Alabama Map

Black Heritage Trail

Contact Info
900 Front Avenue
Columbus, Georgia 31901

Phone 1:


Throughout the history of our city, African-Americans have played a significant role in its growth and development. The various individuals, landmarks, churches, schools and structures are living testimonials of the proud achievements of the Black citizens of Columbus. Along the trail you will come across many significant people and places, below are a few highlights:
Horace King- Born a slave in South Carolina on September 8, 1807. He rose to become the most respected bridge builder in west Georgia, Alabama, and northeast Mississippi from the 1830s until the 1880s, having constructed more than 100 massive town lattice truss bridges over nearly every major river in Georgia and neighboring states. He is credited with building the magnificent self-supported wooden staircase that is still one of he most outstanding features of the Alabama Capitol building in Montgomery, where he would serve four years in the Alabama State Legislature following the Civil War.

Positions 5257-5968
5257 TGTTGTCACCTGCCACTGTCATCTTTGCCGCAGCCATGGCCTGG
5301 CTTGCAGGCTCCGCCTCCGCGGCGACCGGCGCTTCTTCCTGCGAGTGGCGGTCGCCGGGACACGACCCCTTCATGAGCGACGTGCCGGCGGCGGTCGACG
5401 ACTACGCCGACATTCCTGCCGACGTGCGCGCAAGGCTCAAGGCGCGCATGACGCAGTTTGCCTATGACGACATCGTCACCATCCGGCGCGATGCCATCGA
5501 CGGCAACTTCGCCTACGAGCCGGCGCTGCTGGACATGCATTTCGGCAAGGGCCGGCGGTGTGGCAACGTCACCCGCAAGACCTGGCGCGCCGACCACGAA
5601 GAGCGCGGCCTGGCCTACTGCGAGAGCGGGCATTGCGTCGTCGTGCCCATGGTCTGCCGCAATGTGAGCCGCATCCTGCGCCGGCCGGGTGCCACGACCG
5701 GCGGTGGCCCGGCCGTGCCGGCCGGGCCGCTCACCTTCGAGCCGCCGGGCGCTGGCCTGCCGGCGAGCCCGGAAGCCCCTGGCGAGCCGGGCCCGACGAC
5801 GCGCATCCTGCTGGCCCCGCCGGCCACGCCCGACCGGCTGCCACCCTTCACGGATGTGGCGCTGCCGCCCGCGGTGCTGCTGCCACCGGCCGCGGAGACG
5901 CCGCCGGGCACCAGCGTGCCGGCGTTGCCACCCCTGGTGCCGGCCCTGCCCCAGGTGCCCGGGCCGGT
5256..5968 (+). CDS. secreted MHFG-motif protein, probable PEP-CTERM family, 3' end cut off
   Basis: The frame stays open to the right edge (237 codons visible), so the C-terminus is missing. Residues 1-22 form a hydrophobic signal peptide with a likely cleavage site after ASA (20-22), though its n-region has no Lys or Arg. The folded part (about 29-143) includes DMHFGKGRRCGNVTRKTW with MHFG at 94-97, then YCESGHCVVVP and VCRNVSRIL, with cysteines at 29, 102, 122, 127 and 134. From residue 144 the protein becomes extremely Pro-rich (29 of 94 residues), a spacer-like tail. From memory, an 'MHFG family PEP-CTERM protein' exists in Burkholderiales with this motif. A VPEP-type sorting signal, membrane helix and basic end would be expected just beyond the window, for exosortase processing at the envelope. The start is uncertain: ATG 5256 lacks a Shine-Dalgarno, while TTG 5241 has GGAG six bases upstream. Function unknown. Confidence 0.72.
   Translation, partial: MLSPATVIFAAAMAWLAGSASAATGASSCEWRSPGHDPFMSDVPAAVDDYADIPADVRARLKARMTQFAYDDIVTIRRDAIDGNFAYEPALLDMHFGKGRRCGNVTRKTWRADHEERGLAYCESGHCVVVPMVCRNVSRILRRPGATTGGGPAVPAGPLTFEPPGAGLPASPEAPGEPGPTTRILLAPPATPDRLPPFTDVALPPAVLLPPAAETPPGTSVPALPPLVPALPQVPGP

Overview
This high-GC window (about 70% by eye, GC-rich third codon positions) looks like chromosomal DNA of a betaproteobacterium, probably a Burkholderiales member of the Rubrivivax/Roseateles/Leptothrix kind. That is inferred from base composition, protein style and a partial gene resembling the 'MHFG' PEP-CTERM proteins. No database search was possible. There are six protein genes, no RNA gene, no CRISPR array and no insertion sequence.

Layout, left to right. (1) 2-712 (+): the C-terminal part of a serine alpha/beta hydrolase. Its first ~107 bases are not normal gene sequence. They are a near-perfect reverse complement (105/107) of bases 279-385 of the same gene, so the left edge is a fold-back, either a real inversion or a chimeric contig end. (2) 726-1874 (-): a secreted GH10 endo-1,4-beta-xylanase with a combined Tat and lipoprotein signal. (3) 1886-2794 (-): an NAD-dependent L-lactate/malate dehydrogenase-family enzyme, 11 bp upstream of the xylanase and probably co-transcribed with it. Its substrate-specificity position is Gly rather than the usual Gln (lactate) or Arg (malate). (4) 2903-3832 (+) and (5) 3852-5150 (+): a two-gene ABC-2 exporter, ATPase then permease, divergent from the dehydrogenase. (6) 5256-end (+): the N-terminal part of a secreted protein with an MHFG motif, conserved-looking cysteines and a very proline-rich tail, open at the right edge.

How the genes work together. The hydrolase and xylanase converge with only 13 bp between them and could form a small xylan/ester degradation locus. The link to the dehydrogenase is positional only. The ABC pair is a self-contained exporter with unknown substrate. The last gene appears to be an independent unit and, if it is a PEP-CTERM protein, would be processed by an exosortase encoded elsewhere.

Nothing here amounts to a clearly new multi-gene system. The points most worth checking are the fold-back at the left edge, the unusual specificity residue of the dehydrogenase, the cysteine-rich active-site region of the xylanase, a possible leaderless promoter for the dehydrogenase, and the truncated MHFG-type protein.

Ma Rainey Home- On the National Historic Register, this is the last home where Gertrude "Ma Rainey" Pridgett resided. Known as "The Mother of Blues," she received the 1993 Women of Achievement Award and was inducted into the Georgia Music Hall of Fame.
St. James A.M.E. Church- On the National Historic Register, this site was given to the African Methodist church by an act of the Georgia Legislature in 1875. The church houses hte second oldest pipe organ in the state. The doors of the church were hand-carved by slaves.
The Liberty Theatre- On the National Historic Register, in 1924 this theatre was build for African-Americans by the Martin Family. It was a place for movies and a social gathering place. It served as a stop for entertainers like Lena Horne, Ethel Walters, Ella Fitzgerald and Cab Calloway.
For more information on our Black Heritage Trail or to receive our Black Heritage Guide please visit our website.

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